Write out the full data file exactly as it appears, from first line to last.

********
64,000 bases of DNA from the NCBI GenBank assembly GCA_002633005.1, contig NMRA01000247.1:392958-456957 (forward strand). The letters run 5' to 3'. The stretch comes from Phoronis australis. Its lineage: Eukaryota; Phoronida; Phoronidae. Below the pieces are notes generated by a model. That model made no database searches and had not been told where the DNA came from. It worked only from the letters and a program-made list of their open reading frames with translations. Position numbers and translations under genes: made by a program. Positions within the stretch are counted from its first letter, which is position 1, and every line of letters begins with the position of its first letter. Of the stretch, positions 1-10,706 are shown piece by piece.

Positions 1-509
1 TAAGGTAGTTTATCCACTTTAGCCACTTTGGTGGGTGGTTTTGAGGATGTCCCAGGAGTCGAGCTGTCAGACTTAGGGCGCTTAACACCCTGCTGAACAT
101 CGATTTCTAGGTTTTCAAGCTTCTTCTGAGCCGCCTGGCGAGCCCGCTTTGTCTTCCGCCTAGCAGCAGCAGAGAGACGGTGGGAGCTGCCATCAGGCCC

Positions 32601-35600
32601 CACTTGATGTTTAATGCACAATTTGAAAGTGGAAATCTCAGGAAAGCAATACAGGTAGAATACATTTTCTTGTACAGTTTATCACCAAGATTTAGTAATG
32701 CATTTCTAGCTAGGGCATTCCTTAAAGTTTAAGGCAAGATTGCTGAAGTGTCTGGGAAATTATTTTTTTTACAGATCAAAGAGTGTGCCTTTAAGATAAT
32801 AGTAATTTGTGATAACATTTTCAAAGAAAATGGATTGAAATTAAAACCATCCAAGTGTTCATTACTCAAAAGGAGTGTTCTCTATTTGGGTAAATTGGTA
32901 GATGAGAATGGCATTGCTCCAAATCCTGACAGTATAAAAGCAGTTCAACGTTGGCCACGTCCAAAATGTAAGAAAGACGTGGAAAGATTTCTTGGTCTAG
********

64,000 bases of DNA from the NCBI GenBank assembly GCA_002633005.1, contig NMRA01000247.1:392958-456957 (forward strand). The letters run 5' to 3'. The stretch comes from Phoronis australis. Its lineage: Eukaryota; Phoronida; Phoronidae. Below the pieces are notes generated by a model. That model made no database searches and had not been told where the DNA came from. It worked only from the letters and a program-made list of their open reading frames with translations. Position numbers and translations under genes: made by a program. Positions within the stretch are counted from its first letter, which is position 1, and every line of letters begins with the position of its first letter. Of the stretch, positions 1-10,706 are shown piece by piece.

Positions 1-509
1 TAAGGTAGTTTATCCACTTTAGCCACTTTGGTGGGTGGTTTTGAGGATGTCCCAGGAGTCGAGCTGTCAGACTTAGGGCGCTTAACACCCTGCTGAACAT
101 CGATTTCTAGGTTTTCAAGCTTCTTCTGAGCCGCCTGGCGAGCCCGCTTTGTCTTCCGCCTAGCAGCAGCAGAGAGACGGTGGGAGCTGCCATCAGGCCC

Positions 32601-35600
32601 CACTTGATGTTTAATGCACAATTTGAAAGTGGAAATCTCAGGAAAGCAATACAGGTAGAATACATTTTCTTGTACAGTTTATCACCAAGATTTAGTAATG
32701 CATTTCTAGCTAGGGCATTCCTTAAAGTTTAAGGCAAGATTGCTGAAGTGTCTGGGAAATTATTTTTTTTACAGATCAAAGAGTGTGCCTTTAAGATAAT
32801 AGTAATTTGTGATAACATTTTCAAAGAAAATGGATTGAAATTAAAACCATCCAAGTGTTCATTACTCAAAAGGAGTGTTCTCTATTTGGGTAAATTGGTA
32901 GATGAGAATGGCATTGCTCCAAATCCTGACAGTATAAAAGCAGTTCAACGTTGGCCACGTCCAAAATGTAAGAAAGACGTGGAAAGATTTCTTGGTCTAG